Practices for the 2017 Reese’s Senior Bowl kicked off this Tuesday and did not disappoint. Both squads played with energy and showed off a great spirit of competition. Thanks to the New Orleans Saints losing their entire opening day cornerback depth chart to injuries in 2016, this position group is a great place to begin my review of the first day’s practices.
South Team Cornerbacks
- LSU’s Tre’Davious White entered the Senior Bowl week with a fair share of hype and so far he’s living up to the billing. During the first team period of South Team practice, White easily baited Tennessee quarterback Josh Dobbs into throwing an interception by hanging back about half a yard from the receiver. White anticipated the ball’s path and jumped the route, then showed the ball skills to pick it off for the first turnover of the week.
One area that White can improve is defending out and hook routes. His preference to cede a little breathing room to receivers can pay dividends like on that interception, but it can also let crafty route-runners like North Carolina’s Ryan Switzer exploit that space and make easy catches outside White’s reach. This was something I picked up on from White’s college tape, so hopefully he can get a handle on it throughout the week now that he’s working with NFL coaches.
- Damontae Kazee from San Diego State has been mentioned as a sleeper around #SaintsTwitter, but his first day of practice reps was a mixed bag. Kazee has a bad habit of not turning his head when defending deep routes. He trusts his eyes to tell him how the receiver is tracking the ball so he can make a play to contest the catch, but in the NFL that will lead to penalties. It also led to a pair of touchdowns allowed to Western Kentucky wideout Taywan Taylor and Grambling receiver Chad Williams.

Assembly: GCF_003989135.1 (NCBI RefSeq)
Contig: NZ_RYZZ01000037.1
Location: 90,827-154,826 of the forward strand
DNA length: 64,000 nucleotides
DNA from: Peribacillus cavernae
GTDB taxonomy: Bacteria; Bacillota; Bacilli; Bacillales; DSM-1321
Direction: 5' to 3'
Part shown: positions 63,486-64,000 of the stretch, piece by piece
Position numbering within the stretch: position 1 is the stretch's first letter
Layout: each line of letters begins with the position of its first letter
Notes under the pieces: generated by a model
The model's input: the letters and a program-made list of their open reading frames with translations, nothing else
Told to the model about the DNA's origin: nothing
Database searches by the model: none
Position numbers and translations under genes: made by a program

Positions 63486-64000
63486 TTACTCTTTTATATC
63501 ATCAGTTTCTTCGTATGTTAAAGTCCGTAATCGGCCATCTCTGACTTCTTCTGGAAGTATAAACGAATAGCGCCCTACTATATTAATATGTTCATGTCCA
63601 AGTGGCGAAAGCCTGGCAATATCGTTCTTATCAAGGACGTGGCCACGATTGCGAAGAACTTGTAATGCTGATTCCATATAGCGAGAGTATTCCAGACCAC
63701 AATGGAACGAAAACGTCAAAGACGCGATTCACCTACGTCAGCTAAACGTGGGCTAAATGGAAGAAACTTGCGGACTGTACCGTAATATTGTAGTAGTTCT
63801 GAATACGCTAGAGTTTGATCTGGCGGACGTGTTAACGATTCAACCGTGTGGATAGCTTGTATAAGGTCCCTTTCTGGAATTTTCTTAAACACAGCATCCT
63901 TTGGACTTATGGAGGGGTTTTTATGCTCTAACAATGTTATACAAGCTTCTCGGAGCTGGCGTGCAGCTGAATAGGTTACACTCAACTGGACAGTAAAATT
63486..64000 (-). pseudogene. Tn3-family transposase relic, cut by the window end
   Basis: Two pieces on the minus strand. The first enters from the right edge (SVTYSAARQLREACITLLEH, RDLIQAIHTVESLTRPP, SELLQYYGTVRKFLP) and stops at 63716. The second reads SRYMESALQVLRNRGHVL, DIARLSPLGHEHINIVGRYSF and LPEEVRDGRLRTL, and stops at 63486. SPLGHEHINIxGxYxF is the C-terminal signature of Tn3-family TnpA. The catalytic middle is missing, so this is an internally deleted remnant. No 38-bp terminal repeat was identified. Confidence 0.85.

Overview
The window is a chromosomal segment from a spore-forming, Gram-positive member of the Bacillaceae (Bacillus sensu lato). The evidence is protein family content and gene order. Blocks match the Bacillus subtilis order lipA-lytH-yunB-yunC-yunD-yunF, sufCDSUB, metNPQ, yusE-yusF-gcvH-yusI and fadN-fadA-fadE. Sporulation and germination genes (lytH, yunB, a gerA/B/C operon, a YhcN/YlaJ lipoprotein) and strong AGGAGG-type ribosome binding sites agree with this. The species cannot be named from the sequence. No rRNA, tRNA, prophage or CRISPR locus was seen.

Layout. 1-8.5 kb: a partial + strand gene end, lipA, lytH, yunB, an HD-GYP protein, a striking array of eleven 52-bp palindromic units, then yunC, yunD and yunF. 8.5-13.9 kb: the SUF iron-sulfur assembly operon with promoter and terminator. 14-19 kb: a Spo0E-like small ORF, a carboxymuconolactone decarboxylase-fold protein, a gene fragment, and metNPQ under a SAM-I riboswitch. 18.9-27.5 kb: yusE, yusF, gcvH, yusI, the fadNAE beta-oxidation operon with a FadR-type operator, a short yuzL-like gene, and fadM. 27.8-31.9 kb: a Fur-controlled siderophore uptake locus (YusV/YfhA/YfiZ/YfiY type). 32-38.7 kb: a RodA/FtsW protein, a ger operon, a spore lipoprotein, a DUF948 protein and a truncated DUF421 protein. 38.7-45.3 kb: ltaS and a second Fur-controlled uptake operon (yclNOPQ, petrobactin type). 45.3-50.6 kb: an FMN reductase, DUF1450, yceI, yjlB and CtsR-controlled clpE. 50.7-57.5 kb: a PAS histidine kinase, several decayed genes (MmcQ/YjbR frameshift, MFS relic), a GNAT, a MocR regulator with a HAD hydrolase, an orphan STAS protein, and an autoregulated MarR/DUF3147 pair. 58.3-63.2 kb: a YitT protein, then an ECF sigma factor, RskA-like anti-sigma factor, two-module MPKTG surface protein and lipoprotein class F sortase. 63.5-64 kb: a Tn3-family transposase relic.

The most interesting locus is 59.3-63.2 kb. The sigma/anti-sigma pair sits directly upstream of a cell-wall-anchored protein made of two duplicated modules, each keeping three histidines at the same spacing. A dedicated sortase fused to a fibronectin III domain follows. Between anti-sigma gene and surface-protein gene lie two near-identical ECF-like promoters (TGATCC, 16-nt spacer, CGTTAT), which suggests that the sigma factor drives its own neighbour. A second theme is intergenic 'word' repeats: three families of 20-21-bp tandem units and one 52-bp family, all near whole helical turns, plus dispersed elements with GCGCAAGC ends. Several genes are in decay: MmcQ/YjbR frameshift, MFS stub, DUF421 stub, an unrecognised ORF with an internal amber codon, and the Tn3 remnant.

North Team Cornerbacks
- I’ve been a big fan of Iowa cornerback Desmond King throughout this process and came into Senior Bowl week with high hopes for him. Those hopes were immediately shattered along with King’s ankles by some nice double moves from receivers like Michigan’s Amara Darboh and Louisiana Tech’s Trent Taylor.
Insulated by Iowa’s zone-heavy scheme against the threat of fleet-footed wideouts, King looked mismatched during the first North Team practice. He doesn’t have the raw speed to go downfield with these guys and was abused by refined route-running. I hope he tapes his ankles well for the second day of practice.
- On the other hand, Michigan cornerback Jourdan Lewis had a strong day of practice. Lewis looks better-equipped to match up with quick opponents and consistently ran tighter coverages than the other North Team cornerbacks. He competed for most of his catches and only seemed to struggle when charged with covering someone for almost six seconds. That’s a nearly impossible task that won’t happen often in real game situations.